PHOENIX — The first man was found dead in the driver’s seat of his car on March 20. He’d been shot twice — once in the head and once in the back. He’d been led to the area, north of downtown Phoenix, for what authorities described as a sexual encounter with another man.
The second victim, who family members have said was openly gay, was discovered in a park eight months later, in November. He’d been shot and mutilated in a manner that a cousin said reminded her of a horror movie.
Last month, three people were charged with various crimes in the November killing of Bernardo “Bernie” Pantaleon, 30. A fourth suspect was arrested and later released after prosecutors asked police to continue investigating.
One of the suspects, Leonardo Santiago, 21, later confessed to the March killing of Osvaldo Hernandez Castillo, 20, officials said, and he has since been indicted on first-degree murder charges in both cases. He has pleaded not guilty. No one else has been charged in Hernandez Castillo’s death.
Authorities have not accused the suspects of targeting gay men — despite calls from Pantaleon’s family to charge them with hate crimes in connection with his killing.
Law enforcement documents allege Santiago initially told authorities he killed Bernie over an “unwanted advance.” The documents also suggest there was a sexual relationship between Santiago and Hernandez Castillo.
Juan Pantaleon said a conversation days after the November death leaves little doubt as to why his cousin was killed.
In the online conversation, which occurred in a group chat and was included in a probable cause statement from the Phoenix Police Department, some of the suspects made “derogatory remarks regarding the victim’s sexuality and a derogatory statement about homosexuals not being allowed in the northside” of Phoenix.
“There’s more than enough evidence here,” Juan said. “It’s clear as day to everybody who sees this — he was targeted for being gay.”
Juan said his family has pleaded with local and federal prosecutors to pursue hate crime charges. To their great frustration, he said, they’ve made little headway, prompting the family to call for a reform to the state’s hate crime statute.
In Juan’s view, calling the crime what he believes it is is key to heading off an inaccurate and demeaning portrayal of the murder — “another brown-on-brown gang crime,” Juan said. (Authorities have charged the suspects with assisting in a criminal street gang. Bernie, who worked for a local author and sold e-cigarettes for extra income, was “absolutely” not in a gang, Juan said.)
Another of Bernie’s cousins, Gasdeli Pantaleon, said she hoped the family’s effort might offer a measure of protection to Arizona’s LGBTQ community.
In an email to Juan last month, Jordan Uglietta, a Maricopa County prosecutor trying the case, said the state has no hate crime charge, but that state law allows prosecutors to allege bias against a person’s sexual identity as an “aggravating circumstance” that can help secure a stiffer prison sentence.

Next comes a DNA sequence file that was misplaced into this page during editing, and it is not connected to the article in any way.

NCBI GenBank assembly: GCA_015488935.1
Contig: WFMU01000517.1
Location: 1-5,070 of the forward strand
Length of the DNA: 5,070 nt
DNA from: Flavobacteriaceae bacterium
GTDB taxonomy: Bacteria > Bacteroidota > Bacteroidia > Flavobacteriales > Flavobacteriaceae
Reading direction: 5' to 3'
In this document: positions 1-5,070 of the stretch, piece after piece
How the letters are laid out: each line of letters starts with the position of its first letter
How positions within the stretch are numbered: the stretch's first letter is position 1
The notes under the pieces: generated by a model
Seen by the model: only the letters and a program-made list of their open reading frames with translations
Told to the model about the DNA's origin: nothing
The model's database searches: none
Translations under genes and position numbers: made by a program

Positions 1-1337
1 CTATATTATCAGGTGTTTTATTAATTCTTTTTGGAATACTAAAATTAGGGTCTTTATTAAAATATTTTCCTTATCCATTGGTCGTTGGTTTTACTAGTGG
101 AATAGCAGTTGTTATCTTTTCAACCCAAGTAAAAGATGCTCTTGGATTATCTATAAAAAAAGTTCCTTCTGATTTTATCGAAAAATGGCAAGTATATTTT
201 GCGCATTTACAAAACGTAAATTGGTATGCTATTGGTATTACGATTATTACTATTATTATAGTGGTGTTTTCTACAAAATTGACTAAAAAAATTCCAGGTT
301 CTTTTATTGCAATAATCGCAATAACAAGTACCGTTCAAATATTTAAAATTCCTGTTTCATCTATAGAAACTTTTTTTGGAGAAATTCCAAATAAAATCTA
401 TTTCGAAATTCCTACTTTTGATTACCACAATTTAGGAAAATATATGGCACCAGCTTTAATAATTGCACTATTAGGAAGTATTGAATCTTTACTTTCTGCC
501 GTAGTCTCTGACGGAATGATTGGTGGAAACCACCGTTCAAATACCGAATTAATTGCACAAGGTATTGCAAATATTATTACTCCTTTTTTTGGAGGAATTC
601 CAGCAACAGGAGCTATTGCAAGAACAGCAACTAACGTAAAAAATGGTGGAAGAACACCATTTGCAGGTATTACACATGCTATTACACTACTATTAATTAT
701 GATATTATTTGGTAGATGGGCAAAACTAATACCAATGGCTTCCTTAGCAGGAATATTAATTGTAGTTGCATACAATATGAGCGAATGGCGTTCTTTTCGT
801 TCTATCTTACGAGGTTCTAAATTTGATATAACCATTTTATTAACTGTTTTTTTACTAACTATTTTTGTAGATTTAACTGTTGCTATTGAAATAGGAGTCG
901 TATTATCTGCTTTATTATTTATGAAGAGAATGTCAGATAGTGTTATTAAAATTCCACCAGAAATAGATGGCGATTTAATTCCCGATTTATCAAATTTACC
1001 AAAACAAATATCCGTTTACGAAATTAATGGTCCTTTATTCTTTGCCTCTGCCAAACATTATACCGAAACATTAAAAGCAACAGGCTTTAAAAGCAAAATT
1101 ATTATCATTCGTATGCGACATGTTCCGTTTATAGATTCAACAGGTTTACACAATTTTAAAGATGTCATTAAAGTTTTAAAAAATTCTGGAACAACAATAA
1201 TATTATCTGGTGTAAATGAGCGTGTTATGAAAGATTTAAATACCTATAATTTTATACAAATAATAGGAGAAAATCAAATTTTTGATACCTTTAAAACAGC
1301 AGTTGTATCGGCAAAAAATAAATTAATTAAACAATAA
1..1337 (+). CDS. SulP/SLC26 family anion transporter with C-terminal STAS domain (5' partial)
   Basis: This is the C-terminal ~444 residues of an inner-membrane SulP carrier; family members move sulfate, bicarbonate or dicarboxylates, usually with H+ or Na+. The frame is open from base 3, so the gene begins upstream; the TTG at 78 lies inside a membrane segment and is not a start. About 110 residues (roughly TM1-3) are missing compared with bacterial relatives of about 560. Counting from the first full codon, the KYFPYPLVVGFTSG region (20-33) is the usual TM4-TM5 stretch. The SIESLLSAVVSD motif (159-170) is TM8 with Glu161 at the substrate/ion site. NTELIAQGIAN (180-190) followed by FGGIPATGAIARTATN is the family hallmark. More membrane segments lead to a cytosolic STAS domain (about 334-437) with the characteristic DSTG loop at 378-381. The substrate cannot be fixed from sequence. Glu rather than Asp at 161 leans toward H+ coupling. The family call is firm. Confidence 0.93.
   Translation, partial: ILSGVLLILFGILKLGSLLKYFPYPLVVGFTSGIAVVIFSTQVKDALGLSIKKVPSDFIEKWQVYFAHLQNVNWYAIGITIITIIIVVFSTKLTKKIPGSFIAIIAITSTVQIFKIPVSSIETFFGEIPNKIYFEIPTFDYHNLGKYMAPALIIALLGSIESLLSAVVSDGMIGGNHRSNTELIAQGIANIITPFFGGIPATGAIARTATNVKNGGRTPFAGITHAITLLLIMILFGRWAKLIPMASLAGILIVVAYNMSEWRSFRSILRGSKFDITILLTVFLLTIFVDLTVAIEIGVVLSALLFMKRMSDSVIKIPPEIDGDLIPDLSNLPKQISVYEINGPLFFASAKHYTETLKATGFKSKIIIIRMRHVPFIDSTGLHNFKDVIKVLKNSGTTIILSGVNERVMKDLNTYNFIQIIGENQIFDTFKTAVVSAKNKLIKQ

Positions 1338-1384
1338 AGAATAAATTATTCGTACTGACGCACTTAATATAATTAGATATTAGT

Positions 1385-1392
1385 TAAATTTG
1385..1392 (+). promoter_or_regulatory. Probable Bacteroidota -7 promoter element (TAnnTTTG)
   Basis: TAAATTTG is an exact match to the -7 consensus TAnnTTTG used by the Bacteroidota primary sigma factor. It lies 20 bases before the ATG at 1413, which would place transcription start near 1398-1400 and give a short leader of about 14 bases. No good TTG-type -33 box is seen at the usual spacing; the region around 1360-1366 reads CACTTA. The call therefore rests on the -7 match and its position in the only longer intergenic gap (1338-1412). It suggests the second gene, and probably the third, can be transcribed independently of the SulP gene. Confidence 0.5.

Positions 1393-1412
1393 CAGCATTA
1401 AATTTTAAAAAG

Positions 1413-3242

“The prosecution will continue to review the evidence obtained through the police investigation of this case and, in consideration of such evidence, determine whether to allege this aggravating circumstance in this case at the proper time,” Uglietta wrote.
A spokeswoman for the prosecutor’s office declined to comment, citing the status of the case. A spokesman for the U.S. attorney’s office in Phoenix — which could potentially file hate crime charges that are separate from the state’s case — declined to comment. A spokesman for the FBI’s field office said his office is aware of the killing but cited a policy barring the agency from confirming or denying the existence of an investigation.
NBC News could not reach Hernandez Castillo’s family.
Lawyers for Santiago, who is being held in lieu of $4 million bond, either declined to comment or did not respond to a request for comment. Lawyers for Santiago’s alleged accomplices did not respond to requests for comment.
Santiago’s next court appearance is scheduled for Feb. 1.
The family ‘rock’
Bernie’s family described him as their “rock.” Gasdeli said Bernie lost much of his childhood to familial obligations: His parents were deported and later died when he was a teenager, she said, so Bernie became the primary caregiver for his younger siblings and grandparents.
“Bernie just thought that he had to care for everybody,” she said. “He was a very caring person.”
The added responsibilities prompted Bernie to drop out of high school, she said. He worked with another cousin doing home remodeling and later began working for the author and selling e-cigarettes, she said.
Bernie had an eye for home organization and interior design, Gasdeli said, and had planned on launching a business. After his death, his family found business cards he’d made for the new venture.
Juan, who now lives in New York but lived in Phoenix as a teenager and was close with Bernie, remembered the moment his cousin came out. Bernie was 15, Juan said, and he and some other cousins were hanging out at a relative’s house.
“He just, like, took a deep breath,” Juan recalled. “He’s like, ‘Guys, I want to tell you something. He’s like, ‘I’m gay.’ And we’re like, yeah, ‘We know.’”
“We saw this weight come off of him,” Juan said. “And then from that point forward, little by little, he started becoming his true self.”
Juan, now 30, moved to New York in his teens, but when he returned to Phoenix for a visit two years ago, he said he and Bernie picked up like he’d never gone.
“When I left he was still wearing polos and closeted in his style,” Juan said. “When I went out there again, he was lashes up and nails on, and I could tell that he was happy.”
During the visit, Juan recalled, he and Bernie talked about their dating lives. At one point, he said, Bernie mentioned a man he was having sex with and showed Juan the man’s dating profile.
When Bernie said the man belonged to a gang, Juan warned his cousin to be careful, he said.
The conversation “echoes in my mind. It just haunts me,” Juan said.
A frantic search
On the morning of Nov. 26, a Sunday, Gasdeli learned that Bernie wasn’t answering his phone and no one had talked to him since Saturday.